Ohio Supreme Court: 12-year-old Boy Charged with Statutory Rape for Having Consensual Sex with an 11-year-old Boy under Unconstitutional Statute

UPDATED 7/15/11: The Ohio Supreme Court has rejected Licking County Prosecutor Ken Oswalt's request to put on hold its 7-0 ruling last month that consensual sex between two children under the age of 13 is not a crime under state law.

June 9, 2011
by Amy Grover, 2L at Cincinnati Law

Yesterday, the Supreme Court of Ohio reversed the statutory rape conviction of a young boy for having consensual sex with another boy. He was charged with violating a statute that makes it a crime for any person to engage in sexual activity with anyone under the age of 13. The boy he was charged with statutorily “raping” was 11 at the time of the charge. The problem, however, was that the alleged perpetrator was only 12 at the time of the charge.

Even though both boys were technically victims and perpetrators, because both were under 13, charges were only brought against one of them. As the physically larger boy, he was seen as the “aggressor.” The Supreme Court of Ohio decided that applying the statute to a child who was himself under the age of 13 was unconstitutional because it allowed for discriminatory enforcement of the law. Here, the discriminatory enforcement was the conviction of the larger boy and not the smaller boy, even though the alleged victim sometimes initiated the sexual contact.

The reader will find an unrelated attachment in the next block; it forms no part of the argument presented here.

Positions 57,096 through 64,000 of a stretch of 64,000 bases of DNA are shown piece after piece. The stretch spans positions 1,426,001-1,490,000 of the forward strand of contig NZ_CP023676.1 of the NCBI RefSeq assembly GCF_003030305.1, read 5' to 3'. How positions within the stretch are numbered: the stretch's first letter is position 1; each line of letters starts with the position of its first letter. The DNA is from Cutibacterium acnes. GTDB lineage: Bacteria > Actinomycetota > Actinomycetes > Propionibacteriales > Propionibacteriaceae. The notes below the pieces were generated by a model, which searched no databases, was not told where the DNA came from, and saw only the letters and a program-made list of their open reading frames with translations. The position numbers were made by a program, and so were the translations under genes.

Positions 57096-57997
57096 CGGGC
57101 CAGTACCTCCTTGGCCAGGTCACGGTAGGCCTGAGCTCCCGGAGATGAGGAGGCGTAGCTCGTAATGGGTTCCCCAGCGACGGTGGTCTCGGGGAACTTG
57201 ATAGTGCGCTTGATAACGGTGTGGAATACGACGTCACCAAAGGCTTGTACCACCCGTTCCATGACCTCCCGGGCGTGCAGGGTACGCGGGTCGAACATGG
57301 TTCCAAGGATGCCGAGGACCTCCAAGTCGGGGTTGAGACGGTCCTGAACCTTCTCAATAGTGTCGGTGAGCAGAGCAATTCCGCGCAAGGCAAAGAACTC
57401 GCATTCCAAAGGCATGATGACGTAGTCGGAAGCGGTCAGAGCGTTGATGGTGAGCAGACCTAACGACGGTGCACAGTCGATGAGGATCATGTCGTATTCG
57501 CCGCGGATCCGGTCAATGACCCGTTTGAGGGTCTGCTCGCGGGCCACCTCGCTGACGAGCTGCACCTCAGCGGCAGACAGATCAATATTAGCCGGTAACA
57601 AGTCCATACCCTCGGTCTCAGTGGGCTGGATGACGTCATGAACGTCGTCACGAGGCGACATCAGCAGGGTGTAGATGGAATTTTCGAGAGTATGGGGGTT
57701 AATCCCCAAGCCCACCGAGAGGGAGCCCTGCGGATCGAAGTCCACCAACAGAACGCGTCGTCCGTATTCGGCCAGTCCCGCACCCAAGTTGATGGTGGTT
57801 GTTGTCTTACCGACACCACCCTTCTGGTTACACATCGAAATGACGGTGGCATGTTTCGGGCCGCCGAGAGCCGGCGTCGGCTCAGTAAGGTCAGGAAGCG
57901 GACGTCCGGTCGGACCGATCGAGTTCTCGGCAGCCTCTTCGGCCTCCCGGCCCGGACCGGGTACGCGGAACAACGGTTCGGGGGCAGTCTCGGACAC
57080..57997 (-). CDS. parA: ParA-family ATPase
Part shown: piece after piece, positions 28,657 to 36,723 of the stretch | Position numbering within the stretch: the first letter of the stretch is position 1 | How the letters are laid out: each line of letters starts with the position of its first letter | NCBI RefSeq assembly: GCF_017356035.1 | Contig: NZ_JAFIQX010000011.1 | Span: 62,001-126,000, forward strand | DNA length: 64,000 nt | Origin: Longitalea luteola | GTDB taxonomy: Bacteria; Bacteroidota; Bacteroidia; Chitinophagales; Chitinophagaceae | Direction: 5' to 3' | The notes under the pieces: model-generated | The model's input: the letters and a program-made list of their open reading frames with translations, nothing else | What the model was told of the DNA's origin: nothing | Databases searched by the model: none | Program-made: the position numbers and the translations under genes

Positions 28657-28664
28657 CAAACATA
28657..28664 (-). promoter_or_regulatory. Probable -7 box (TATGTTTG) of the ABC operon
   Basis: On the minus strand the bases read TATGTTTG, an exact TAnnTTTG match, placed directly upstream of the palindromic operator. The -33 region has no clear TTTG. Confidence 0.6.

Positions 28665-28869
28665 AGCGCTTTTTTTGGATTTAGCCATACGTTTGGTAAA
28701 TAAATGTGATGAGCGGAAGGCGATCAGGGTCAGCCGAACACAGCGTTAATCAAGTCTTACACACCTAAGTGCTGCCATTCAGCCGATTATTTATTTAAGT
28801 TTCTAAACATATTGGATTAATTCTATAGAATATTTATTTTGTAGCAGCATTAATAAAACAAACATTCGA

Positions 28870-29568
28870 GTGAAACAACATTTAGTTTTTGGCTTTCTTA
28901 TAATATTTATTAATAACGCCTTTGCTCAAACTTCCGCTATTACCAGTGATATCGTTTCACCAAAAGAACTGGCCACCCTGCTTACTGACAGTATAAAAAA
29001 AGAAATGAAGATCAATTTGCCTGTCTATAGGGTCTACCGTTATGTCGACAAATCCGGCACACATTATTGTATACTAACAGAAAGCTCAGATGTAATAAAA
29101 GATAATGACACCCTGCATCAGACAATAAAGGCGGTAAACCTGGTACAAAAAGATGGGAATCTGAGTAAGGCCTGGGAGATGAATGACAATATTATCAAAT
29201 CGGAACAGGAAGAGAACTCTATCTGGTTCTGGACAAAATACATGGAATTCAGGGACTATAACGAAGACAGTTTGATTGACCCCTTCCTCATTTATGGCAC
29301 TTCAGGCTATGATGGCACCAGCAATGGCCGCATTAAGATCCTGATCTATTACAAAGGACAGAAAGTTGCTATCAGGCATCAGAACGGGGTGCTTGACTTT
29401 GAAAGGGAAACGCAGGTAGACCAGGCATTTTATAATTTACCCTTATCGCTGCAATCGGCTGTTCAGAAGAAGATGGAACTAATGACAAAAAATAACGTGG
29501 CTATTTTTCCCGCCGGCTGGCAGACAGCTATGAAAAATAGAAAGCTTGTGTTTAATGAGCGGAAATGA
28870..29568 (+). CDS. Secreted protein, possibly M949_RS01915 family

If you are interested in reading the decision, you can find it here: http://www.sconet.state.oh.us/rod/docs/pdf/0/2011/2011-ohio-2671.pdf

Absent from the opinion, however, is the gigantic neon elephant in the room; the fact that this boy was prosecuted for engaging in CONSENSUAL SAME-SEX SEXUAL ACTIVITY. This conviction is unfortunately representative of a national trend to prosecute children who engage in same-sex activity with children their own age. 

An anonymous public defender explained the situation as follows: 

“If it’s two boys and they’re both young or it’s two girls, there’s a tendency to assume it’s abuse. [With] opposite genders they’re more likely to say ‘Well, you know, they’re experimenting.’ [With same-sex behavior] there’s a tendency to put the worst spin on it.”

Some of these prosecutions are encouraged by parents who find out that their children are experimenting with children of the same sex and want to punish the gay out of them. These kids are being punished for trying to figure out who they are and what they want. Unless our society learns to be accepting of all sexualities and to just let people be who they are, consensual same-sex activity will continue to be punished.

For more information about these and other discrepancies in the way LGBTQ youth are treated in the juvenile justice system, check out this pamphlet created by the Equity Project: http://www.equityproject.org/pdfs/hidden_injustice.pdf

It is especially disturbing that kids are being treated this way, while they are developing their sense of identity and self-worth. What can we do to help kids value and accept themselves, even when other people don’t?

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1 comment:

  1. What an incredible story. Hopefully, people start to realize the challenges that LGBTQ youth face.


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